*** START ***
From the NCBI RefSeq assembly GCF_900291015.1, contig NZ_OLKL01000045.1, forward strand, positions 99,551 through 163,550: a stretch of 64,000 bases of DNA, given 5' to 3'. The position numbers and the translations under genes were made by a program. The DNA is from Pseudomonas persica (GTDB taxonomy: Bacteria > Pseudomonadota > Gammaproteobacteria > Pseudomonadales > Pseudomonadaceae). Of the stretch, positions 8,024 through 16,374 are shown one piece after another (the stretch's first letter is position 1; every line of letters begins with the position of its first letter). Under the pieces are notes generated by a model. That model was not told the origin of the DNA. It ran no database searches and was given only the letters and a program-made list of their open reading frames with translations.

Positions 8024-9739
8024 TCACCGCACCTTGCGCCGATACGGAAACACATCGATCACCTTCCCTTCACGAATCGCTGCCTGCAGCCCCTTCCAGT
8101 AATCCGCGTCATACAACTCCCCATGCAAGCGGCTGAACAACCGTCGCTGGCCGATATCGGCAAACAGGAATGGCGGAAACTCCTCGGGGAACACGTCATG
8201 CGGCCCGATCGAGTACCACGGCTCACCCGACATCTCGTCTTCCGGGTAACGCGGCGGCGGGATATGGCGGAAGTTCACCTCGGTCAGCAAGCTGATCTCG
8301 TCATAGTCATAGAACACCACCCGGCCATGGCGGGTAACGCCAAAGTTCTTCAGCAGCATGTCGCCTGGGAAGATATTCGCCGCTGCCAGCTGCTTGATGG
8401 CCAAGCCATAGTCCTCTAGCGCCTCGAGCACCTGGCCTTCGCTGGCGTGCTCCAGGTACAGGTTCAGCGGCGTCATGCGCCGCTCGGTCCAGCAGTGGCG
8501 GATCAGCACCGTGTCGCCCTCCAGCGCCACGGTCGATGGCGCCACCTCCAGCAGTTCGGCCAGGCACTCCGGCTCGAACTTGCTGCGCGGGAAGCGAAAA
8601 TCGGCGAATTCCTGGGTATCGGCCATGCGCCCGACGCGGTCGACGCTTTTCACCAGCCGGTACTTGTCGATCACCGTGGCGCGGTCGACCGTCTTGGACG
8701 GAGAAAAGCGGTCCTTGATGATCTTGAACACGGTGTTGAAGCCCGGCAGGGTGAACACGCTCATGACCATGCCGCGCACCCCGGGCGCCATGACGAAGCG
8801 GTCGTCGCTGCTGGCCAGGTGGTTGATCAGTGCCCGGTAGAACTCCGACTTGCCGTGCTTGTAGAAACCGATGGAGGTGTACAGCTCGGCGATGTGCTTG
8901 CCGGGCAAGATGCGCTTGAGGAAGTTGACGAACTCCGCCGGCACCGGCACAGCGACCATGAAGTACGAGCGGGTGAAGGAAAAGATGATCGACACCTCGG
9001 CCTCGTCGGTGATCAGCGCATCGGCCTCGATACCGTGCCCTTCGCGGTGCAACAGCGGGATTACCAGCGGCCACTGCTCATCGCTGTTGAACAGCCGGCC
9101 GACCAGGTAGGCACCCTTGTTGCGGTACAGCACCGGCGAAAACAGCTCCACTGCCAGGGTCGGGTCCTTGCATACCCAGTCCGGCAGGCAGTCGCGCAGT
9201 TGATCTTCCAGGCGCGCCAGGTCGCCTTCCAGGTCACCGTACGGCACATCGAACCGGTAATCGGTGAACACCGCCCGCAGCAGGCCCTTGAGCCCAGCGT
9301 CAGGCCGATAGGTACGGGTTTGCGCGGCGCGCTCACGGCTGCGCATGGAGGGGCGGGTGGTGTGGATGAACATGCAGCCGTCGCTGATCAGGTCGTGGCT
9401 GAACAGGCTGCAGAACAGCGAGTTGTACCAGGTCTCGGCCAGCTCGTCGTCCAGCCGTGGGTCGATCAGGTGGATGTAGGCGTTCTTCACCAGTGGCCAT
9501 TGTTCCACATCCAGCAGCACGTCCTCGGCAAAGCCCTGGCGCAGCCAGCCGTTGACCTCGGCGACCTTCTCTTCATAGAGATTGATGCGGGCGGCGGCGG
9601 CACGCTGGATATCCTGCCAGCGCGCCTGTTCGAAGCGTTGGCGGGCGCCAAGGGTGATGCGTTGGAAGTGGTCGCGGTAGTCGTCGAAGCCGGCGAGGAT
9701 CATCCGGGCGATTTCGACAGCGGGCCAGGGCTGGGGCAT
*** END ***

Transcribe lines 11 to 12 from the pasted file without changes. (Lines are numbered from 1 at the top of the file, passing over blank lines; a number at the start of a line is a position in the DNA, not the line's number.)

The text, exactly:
8801 GTCGTCGCTGCTGGCCAGGTGGTTGATCAGTGCCCGGTAGAACTCCGACTTGCCGTGCTTGTAGAAACCGATGGAGGTGTACAGCTCGGCGATGTGCTTG
8901 CCGGGCAAGATGCGCTTGAGGAAGTTGACGAACTCCGCCGGCACCGGCACAGCGACCATGAAGTACGAGCGGGTGAAGGAAAAGATGATCGACACCTCGG